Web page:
Posted by: dan of steele | May 16, 2005 1:24:06 PM | 20

Thank you for the excellent breakdown of the facts about the Newsweek "nonretraction retraction".

Posted by: Stormwind | May 16, 2005 1:32:58 PM | 21

Ya, but will heads roll at Newsweek for it? A bit like Rathergate and the wrongly discredited awol story.

Posted by: gylangirl | May 16, 2005 2:40:22 PM | 22

Ya, but will heads roll at Newsweek for it?

Why should they? Newsweek was absolutly right to cover the case the way they did. Of course Rove would love them to fire some people - if just to scare the rest of the media away from writing anything critical at all.

Posted by: b | May 16, 2005 2:55:35 PM | 23

Juan Cole: Guantanamo Controversies - The Bible and the Koran

I found the following especially interesting:

"I'm a former US [military officer], and had the 'pleasure' of attending SERE school--Search, Evasion, Resistance, and Escape.

The course I attended . . . [had] a mock POW camp, where we had a chance to be prisoners for 2-3 days. The camp is also used as a training tool for CI [counter-intelligence], interrogators, etc for those running the camp.

One of the most memorable parts of the camp experience was when one of the camp leaders trashed a Bible on the ground, kicking it around, etc. It was a crushing blow, even though this was just a school.

I have no doubt the stories about trashing the Koran are true.


Reminds me a little of children who have been abused and then abuse their own children in the same way.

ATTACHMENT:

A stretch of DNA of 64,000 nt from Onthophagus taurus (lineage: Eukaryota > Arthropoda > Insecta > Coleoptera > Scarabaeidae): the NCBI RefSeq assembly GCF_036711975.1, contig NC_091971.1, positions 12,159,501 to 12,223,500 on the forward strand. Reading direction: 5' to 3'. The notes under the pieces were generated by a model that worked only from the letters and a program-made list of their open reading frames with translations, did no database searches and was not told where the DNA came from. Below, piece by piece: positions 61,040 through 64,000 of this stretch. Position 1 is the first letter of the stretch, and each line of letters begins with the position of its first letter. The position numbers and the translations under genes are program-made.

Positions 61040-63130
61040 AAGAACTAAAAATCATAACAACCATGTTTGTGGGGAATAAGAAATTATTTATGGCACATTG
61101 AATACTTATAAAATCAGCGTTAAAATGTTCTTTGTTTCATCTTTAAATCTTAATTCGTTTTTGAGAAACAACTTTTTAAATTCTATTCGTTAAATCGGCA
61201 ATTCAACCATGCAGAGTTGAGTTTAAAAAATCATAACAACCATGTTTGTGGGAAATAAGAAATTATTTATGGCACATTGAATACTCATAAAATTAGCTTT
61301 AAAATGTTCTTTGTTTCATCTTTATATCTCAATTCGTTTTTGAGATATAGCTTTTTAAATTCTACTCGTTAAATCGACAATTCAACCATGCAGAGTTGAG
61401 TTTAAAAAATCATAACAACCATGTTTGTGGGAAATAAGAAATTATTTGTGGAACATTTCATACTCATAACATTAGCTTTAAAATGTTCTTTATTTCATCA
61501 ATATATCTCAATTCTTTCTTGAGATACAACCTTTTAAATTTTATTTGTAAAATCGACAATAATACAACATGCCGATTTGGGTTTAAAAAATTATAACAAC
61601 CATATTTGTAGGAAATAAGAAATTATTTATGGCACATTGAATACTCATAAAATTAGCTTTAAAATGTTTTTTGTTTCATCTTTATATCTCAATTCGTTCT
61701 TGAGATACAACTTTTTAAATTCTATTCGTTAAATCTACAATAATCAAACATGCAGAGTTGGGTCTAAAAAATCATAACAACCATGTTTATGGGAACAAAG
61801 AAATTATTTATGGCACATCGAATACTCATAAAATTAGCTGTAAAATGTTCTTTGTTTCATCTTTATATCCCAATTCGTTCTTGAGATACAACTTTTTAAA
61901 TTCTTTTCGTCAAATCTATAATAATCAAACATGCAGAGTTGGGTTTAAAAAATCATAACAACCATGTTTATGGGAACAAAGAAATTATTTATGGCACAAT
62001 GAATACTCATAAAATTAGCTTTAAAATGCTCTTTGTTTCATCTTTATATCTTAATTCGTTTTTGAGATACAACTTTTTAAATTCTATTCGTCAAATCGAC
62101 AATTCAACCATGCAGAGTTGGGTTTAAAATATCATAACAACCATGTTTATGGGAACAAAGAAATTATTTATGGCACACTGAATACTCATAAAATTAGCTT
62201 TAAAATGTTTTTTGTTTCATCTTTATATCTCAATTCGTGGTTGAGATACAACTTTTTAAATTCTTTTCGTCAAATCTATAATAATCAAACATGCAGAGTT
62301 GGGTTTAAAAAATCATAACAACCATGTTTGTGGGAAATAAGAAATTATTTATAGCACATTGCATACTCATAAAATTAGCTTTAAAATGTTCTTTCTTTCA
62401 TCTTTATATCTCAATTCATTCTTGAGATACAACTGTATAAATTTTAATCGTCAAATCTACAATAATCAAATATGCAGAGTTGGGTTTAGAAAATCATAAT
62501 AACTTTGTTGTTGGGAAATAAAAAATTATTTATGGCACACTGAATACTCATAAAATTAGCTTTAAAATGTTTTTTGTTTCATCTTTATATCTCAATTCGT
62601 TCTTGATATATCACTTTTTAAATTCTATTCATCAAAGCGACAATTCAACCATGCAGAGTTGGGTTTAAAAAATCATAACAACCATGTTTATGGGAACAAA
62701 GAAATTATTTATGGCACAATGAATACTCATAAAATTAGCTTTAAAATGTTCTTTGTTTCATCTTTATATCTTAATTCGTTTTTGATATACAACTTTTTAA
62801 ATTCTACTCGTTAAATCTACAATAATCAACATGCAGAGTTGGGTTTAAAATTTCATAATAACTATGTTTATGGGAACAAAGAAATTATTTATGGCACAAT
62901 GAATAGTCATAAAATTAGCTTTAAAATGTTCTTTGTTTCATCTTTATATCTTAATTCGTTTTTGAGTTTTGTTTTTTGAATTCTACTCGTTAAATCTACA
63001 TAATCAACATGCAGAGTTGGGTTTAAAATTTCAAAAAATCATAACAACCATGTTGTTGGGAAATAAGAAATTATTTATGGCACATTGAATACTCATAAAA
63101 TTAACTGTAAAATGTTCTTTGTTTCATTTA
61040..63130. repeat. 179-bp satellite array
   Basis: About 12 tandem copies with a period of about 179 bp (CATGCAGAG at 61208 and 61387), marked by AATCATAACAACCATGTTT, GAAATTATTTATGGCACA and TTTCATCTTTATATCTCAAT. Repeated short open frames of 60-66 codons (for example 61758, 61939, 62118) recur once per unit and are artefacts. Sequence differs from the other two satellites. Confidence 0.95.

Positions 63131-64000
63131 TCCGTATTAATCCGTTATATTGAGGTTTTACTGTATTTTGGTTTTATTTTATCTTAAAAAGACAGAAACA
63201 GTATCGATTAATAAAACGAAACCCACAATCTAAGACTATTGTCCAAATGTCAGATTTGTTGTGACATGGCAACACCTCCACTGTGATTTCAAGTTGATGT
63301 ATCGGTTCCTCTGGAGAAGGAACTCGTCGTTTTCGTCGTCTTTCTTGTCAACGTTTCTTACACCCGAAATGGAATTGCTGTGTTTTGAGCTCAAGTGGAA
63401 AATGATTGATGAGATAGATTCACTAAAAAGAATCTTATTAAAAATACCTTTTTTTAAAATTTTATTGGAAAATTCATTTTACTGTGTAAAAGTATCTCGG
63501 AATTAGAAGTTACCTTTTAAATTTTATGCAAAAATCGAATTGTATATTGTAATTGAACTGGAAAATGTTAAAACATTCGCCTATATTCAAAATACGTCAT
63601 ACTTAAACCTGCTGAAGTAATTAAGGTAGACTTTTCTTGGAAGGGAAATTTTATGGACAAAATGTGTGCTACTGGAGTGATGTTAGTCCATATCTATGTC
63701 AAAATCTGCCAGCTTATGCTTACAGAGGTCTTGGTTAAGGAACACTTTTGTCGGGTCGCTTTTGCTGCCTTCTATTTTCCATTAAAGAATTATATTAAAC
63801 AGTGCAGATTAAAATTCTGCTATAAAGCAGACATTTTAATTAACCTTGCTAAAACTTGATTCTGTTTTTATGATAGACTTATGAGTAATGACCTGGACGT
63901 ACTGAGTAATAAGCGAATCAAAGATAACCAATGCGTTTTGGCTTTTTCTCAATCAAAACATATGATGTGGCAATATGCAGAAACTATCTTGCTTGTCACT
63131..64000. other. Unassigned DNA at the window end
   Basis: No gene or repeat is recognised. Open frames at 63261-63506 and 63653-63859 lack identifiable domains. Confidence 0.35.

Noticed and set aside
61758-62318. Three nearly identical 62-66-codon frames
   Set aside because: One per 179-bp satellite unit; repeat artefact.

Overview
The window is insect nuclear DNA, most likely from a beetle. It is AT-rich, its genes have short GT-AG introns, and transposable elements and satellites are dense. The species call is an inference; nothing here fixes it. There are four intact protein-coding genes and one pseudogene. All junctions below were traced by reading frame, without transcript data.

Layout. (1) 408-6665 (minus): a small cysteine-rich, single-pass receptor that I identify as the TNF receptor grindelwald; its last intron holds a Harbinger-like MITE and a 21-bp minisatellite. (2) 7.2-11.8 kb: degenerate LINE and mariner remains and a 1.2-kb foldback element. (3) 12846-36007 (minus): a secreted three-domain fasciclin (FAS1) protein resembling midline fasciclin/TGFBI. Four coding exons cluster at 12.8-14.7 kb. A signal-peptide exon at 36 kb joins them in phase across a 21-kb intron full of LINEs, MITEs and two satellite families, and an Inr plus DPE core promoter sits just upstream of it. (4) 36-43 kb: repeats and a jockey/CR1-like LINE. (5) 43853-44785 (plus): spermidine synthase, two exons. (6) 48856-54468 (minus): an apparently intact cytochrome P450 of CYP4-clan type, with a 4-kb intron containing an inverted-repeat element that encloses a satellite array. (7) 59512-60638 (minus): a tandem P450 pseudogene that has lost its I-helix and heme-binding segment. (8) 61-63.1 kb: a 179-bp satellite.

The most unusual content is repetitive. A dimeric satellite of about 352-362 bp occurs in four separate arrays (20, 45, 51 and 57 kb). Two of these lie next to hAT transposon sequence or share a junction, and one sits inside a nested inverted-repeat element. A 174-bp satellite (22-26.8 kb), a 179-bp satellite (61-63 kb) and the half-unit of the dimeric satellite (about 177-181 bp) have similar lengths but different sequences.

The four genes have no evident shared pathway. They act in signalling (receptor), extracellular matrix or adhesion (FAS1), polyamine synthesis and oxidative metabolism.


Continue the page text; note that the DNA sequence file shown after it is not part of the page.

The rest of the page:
Then there is another interesting part:

1. My gut feeling tells me that the SERE camps were 'laboratories' and part of the training program for military counter-intelligence and interrogator personnel. I heard this anecdotally as far as the training goes, but have not dug into it. This is pretty much common sense.
...
3. This incident with the bible trashing. Camp was [in the late 1990s]. It was towards the end of the camp experience, which was 2-3 days of captivity. We were penned in concrete cell blocks about 4' x 4' x 4'--told to kneel, but allowed to squat or sit. There was no door, just a flap that could be let down if it was too cold outside (which it was--actually light snow fell). Each trainee was interrogated to some extent, all experienced some physical interrogation such as pushing, shoving, getting slammed against a wall (usually a large metal sheet set up so that it would not seriously injure trainees) with some actually water-boarded (not me).

The bible trashing was done by one of the top-ranked leaders of the camp, who was always giving us speeches--sort of 'making it real' so to speak, because it is a pretty contrived environment. But by the end it almost seemed real. Guards spoke English with a Russian accent, wore Russian-looking uniforms. So the bible trashing happened when this guy had us all in the courtyard sitting for one of his speeches. They were tempting us with a big pot of soup that was boiling--we were all starving from a few days of chow deprivation. He brought out the bible and started going off on it verbally--how it was worthless, we were forsaken by this God, etc. Then he threw it on the ground and kicked it around. It was definitely the climax of his speech. Then he kicked over the soup pot, and threw us back in the cells. Big climax. And psychologically it was crushing and heartbreaking, and then we were left isolated to contemplate this.

And then they wonder that these things happen in Gitmo or other places. (shaking my head)

Posted by: Fran | May 16, 2005 3:17:48 PM | 24

I agree that newsweek should stand by its story and its writers/editors by not firing anyone for Caesar. But that's not what happened at CBS which should have also stood by their producers.

Posted by: gylangirl | May 16, 2005 4:10:31 PM | 25